Though watching Ryan Trecartin’s films aren’t entirely a waste of time, it sure feels that way at the time. The hyper-intense mix of screeching voices, messily-costumed performers and banal scenarios come across like a reality tv show of drag queens on crack.
Ryan Trecartin, Still from A Family Finds Entertainment, 2004. Image: kera.org
Watch one of Trecartin’s videos on Youtube, HERE.
The videos on view at Toronto’s Power Plant (until May 24, 2010 – click HERE) reminded me of the at-first-hideous-but-in-hindsight-kind-of-brilliant film Idiocracy, “about the demise of North American civilization. America, 500 years into the future, has become a place where advertising, commercialism, and cultural anti-intellectualism run rampant resulting in a uniformly stupid human society.” (Thanks, Wikipedia – and Jennifer)
Jean-Michel Basquiat, In Italian, 1983. Image: brooklynmuseum.org
The Power Plant calls Trecartin ‘the American wünderkind’ and sure, the editing is sophisticated and there’s something enjoyable about the snappy pace of the works, but it’s unclear why, exactly they deserve our time. Is the point to dull the viewer into submission? Wouldn’t it be more interesting to make the viewer feel? Or think? The effect of watching these works does have a po-mo feel of absurdity and dis-engagement that feels strikingly of-the-moment, but is unsurprising coming from an artist born in the 1980s.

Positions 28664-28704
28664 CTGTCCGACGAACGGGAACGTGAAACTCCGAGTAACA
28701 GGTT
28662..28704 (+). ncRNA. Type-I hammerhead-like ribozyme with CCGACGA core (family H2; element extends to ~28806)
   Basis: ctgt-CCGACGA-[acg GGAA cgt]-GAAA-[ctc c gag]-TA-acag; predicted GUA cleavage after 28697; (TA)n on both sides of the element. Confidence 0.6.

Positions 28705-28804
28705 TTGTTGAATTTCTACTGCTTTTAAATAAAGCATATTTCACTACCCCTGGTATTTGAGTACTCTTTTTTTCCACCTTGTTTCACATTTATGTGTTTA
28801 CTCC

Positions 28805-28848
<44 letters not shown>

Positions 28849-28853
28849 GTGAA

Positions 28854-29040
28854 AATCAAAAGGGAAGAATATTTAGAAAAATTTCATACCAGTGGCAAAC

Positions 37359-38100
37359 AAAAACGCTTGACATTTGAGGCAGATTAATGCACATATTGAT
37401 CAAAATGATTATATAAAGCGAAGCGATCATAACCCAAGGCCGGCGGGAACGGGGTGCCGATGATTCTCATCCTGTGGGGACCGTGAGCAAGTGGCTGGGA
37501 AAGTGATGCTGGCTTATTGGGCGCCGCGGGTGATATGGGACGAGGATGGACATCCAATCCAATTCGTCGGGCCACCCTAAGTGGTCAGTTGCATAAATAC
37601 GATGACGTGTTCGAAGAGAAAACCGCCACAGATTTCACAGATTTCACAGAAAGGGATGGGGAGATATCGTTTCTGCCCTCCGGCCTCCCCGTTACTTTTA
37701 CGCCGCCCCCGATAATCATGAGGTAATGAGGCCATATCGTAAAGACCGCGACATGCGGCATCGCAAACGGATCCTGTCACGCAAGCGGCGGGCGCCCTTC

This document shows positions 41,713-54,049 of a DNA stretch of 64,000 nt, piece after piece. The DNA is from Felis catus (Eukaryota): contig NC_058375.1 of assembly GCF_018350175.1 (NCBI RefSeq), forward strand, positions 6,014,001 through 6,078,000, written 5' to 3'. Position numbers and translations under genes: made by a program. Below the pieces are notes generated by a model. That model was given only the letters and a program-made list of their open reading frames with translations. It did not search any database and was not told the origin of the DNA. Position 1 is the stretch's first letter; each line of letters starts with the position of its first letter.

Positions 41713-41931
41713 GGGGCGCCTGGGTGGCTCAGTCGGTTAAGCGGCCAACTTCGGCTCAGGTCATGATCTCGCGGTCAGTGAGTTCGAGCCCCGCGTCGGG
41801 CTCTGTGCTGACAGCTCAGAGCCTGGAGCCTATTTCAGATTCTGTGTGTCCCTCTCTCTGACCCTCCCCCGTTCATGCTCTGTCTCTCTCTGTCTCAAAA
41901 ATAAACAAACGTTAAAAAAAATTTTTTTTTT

The works just seem so self-indulgent.
A still from Pipilotti Rist’s video Open My Glade. Image: canadianart.ca
On the other hand, maybe Trecartin is capturing the feel of his generation the way that the young Jean-Michel Basquiat did of his. It’s easy to see, in hindsight, how successful Basquiat was at committing the energy of the downtown New York art and music scene directly to canvas.
Perhaps Trecartin is doing the same? Perhaps. But Trecartin uses video without the sophistication of artists like Kalup Linzy or the excellent Swiss artist Pipilotti Rist, who also makes silly, seemingly non-sensical, but incredibly well-considered work.
Kalup Linzy as one of his performance characters of myriad gender identities. Image: burnaway.org
Rist has said: “I’m a typical child of television. I know the feeling when you can no longer tell the difference between what you saw in the afternoon in the forest and later on in television.”
Trecartin, seemingly knows that same feeling. But does he articulate it well enough?
VoCA remains, so far, unconvinced. Your thoughts?